For some reason, super-telephoto lens manufacturers are still not shipping lenses with Arca-compatible lens feet. This means most buyers are immediately searching for a replacement lens foot featuring an Arca-Swiss dovetail that pairs nicely with the quick-release clamp on their ball head or gimbal. If you’re a Sony shooter using either the Sony 400mm f/2.8 GM or the Sony 600mm f/4 GM, there are two standard options from Kirk Photo and Really Right Stuff. I purchased both options, so this article discusses the pros and cons. In the end, there was one clear winner, and I’ll explain why.
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A Must: QD Compatible
The QD (quick detach) system is a standard that came from the firearms industry and has now been widely adopted by the third-party camera and lens plate manufacturers such as Kirk and RRS. This system is a great way to quickly release a camera strap from a camera body or super-telephoto lens. You can buy a camera strap with the QD hardware already attached to it, like the Blackrapid Sport X QD, or convert an existing strap to work with QD plates using this QD adapter. I love this system and consider it a must-have feature on any super-telephoto lens replacement foot I buy. The RRS and Kirk Photo feet for Sony’s big lenses have this feature.
Kirk Photo or RRS Lens Foot?
Both Kirk Photo and RRS make exceptional products. I have lost count of the items I’ve purchased over the years. When it comes to lens feet, I usually don’t have a preference between the two, but I often end up with a Kirk Photo foot because they tend to be first to market with new solutions when new lenses are released. It also doesn’t hurt that the Kirk lens feet are usually cheaper than the RRS equivalent.
Kirk LP-67 Lens Foot
The Kirk LP-67 lens foot is compatible with the Sony 400mm f2.8 GM and my 600mm f/4 GM. It is made of black anodized 6061-T6 aluminum and features a QD socket on the bottom. When I first needed a foot for my Sony 600mm lens, the Kirk LP-67 was what I purchased. Unfortunately, while I do like the short height of this foot, I quickly ran into trouble with its design.
As you can see in the photos, there’s a gap in the Arca-Swiss rail to accommodate the mounting screws for the lens foot. Aft of this gap, there is another small section of the dovetail, but you can have difficulties if you plan to clamp the foot in this area. The balance point of the Sony 600mm f/4 GM lens, with a camera body attached, falls right around this area. The balance point for the Sony 400mm f/2.8 GM with a gripped body and an attached teleconverter (thus equalizing its weight with the 600mm) also falls right around this area.
The situation will vary depending on your specific quick-release clamp, but in many cases, the actual clamping area you can use is diminished with this design. Additionally, if you use a Flexshooter head, you’re in even more trouble. The Flexshooter quick-release mechanism’s unique design means you must carefully try to align one part of the clamp with the small rear section of the dovetail on the Kirk lens foot. If you miss it, your precious super-telephoto lens will barely be attached to the Flexshooter head. I disliked this dovetail design, so I ditched the Kirk foot and moved on to the RRS alternative.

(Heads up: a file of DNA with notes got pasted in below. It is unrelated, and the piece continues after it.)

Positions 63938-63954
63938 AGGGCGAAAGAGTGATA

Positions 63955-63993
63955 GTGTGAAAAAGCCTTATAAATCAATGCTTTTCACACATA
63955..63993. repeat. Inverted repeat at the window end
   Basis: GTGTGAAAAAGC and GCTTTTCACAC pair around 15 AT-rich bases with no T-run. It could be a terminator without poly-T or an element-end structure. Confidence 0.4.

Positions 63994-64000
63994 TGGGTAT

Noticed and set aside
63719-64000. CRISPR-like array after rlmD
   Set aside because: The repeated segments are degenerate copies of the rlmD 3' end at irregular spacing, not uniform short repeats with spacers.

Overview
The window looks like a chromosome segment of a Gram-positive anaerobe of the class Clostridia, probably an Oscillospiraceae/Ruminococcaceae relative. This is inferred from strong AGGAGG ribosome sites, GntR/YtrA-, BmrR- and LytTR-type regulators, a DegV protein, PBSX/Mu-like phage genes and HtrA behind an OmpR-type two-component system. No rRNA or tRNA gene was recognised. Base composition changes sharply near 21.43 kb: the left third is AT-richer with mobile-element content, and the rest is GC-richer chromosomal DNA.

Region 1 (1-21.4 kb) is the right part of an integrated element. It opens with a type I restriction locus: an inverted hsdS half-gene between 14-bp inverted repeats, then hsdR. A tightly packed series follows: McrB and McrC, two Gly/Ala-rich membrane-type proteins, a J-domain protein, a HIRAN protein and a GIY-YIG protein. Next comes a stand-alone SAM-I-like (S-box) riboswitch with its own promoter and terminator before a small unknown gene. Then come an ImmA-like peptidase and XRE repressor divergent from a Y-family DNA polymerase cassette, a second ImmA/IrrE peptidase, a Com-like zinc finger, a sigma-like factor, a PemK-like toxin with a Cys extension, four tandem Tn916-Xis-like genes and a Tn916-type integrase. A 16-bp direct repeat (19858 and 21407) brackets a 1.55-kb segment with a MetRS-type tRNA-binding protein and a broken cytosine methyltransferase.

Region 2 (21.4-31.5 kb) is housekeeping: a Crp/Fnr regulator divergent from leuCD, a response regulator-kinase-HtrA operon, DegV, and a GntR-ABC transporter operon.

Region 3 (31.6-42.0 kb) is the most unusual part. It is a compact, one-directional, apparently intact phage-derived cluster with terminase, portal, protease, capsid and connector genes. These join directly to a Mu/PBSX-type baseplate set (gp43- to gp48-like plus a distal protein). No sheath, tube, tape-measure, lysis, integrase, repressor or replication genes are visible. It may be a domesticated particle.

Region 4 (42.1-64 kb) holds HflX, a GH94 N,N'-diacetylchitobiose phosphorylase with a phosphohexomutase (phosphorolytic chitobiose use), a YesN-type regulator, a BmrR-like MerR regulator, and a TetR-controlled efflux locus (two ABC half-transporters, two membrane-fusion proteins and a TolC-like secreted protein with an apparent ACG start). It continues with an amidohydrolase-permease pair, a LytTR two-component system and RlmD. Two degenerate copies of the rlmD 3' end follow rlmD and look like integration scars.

Really Right Stuff LCF-103 Lens Foot
The RRS LCF-103 lens foot is made from Type II Black Anodized 6061-T6 aluminum and is slightly more expensive than the Kirk LP-67. Significantly, the dovetail extends along the entire length of the lens foot, so you won’t have any issues using it with a Flexshooter head, and you’ll always have a wider clamping area with other styles of Arca quick-release clamps. As a bonus, I also found the more rearward position of the QD socket on the RRS foot to be better balanced when carrying my 600mm lens.
I typically don’t have strong opinions about the question of Kirk vs. RRS regarding Arca-compatible lens feet. I’ll happily buy either one, depending on what’s available when I need it. I initially chose the Kirk lens foot for my Sony 600mm f/4 GM but quickly realized this particular foot has some unusual shortcomings. A gap in the dovetail, right around the balance point, makes clamping less sturdy than it could be when used with most quick-release clamps. That gap also makes it dangerously difficult to use with a Flexshooter head, which is becoming an increasingly popular choice of head amongst wildlife photographers.
If you’re a Sony shooter using the 400mm or 600mm GM lenses, you should buy the Really Right Stuff LCF-103 head instead. This foot has a continuous dovetail along its length, and you’ll have no difficulties clamping the lens at the balance point. The marginal price difference between the two options should not be considered when your goal is to safely clamp a lens worth upwards of $10,000.
This review is not a blanket statement about all Kirk Photo lens feet compared to RRS feet. As far as I know, the Kirk foot for the Sony 400mm f/2.8 and 600mm f/4 foot is the only one with this strange, problematic gap in the dovetail. I have a Kirk foot on my Nikon Z 800mm lens, my Sony 200-600mm G lens, and the Nikon Z 400mm f/4.5. These are all great, and I do generally recommend them.
Where to Buy
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